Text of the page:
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Japan Airlines flight 123

Japan Airlines flight 123, a Boeing 747-100SR, crashed into Mount Osutaka in Gunma prefecture, Japan, on August 12, 1985. It was the worst single-aircraft disaster in history, with 520 dead (including the famous singer Sakamoto Kyu) and only four survivors.

The flight took off just after 6 PM, bound from Tokyo International Airport to Osaka International Airport. As the aircraft reached cruising altitude over Sagami Bay, its tailplane buckled, shedding 15 feet of leading edge into the sea, depressurizing the cabin, and disabling the aircraft's hydraulics. The pilots set their transponder to broadcast a distress signal to air traffic control in Tokyo, which ordered the aircraft to descend and gave it heading vectors for an emergency landing.

After descending to 13,500 feet, the pilots reported that the aircraft was "uncontrollable." It flew over the Izu Peninsula, headed for sea, then turned back toward shore and descended to below 7,000 feet before the pilots managed to return to a climb. The aircraft reached an altitude of 13,000 feet before entering a wild descent and disappearing from radar at 6,800 feet.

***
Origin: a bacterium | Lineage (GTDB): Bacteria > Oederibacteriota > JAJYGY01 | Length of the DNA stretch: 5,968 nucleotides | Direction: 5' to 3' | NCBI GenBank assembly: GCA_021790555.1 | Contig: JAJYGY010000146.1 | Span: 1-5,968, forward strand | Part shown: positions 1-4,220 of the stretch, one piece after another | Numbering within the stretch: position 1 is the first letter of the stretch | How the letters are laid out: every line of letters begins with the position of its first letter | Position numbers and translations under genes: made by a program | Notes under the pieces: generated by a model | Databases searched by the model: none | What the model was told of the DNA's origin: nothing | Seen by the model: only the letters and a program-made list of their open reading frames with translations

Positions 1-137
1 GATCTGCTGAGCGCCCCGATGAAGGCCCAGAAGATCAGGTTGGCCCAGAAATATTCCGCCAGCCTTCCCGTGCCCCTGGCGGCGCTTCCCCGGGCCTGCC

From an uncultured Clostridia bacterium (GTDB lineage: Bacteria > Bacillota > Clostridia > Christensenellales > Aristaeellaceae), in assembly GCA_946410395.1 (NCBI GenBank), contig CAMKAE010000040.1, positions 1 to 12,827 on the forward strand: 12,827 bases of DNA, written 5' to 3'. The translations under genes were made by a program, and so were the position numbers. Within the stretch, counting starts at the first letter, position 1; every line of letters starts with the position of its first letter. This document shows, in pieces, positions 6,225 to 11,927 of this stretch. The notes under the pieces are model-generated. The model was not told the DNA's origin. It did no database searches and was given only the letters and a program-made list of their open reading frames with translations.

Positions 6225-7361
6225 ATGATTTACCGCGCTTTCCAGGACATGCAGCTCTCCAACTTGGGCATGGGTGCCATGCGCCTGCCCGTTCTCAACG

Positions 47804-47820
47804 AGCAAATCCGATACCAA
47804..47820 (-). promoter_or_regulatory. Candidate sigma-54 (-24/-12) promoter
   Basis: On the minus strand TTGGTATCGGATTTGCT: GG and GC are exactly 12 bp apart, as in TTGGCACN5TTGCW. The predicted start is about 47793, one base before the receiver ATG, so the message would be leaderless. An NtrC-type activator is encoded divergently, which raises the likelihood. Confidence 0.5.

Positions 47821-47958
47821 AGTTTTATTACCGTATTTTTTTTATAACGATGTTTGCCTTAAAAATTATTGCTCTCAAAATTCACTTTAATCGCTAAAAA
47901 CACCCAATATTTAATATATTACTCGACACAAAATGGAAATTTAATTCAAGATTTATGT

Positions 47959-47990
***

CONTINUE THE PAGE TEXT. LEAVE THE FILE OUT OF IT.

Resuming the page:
Because of rain, unfavorable terrain, and the lack of sunlight, rescue crews were unable to reach the site until the following morning. Most of the passengers' remains were unidentifiable, and were enshrined at a nearby village.

The cause of the crash was determined to be a maintenance error seven years previously. At that time, the aircraft's rear bulkhead was damaged following a bad takeoff. Boeing's procedures called for a doubler plate with two rows of rivets to cover up the damaged bulkhead, but the engineers fixing the aircraft used two doubler plates with only one row of rivets. JAL accepted partial responsibility for the disaster because the tail had been making intermittent whistling noises (suggesting a flaw in the fuselage) for years, without action by company maintenance personnel.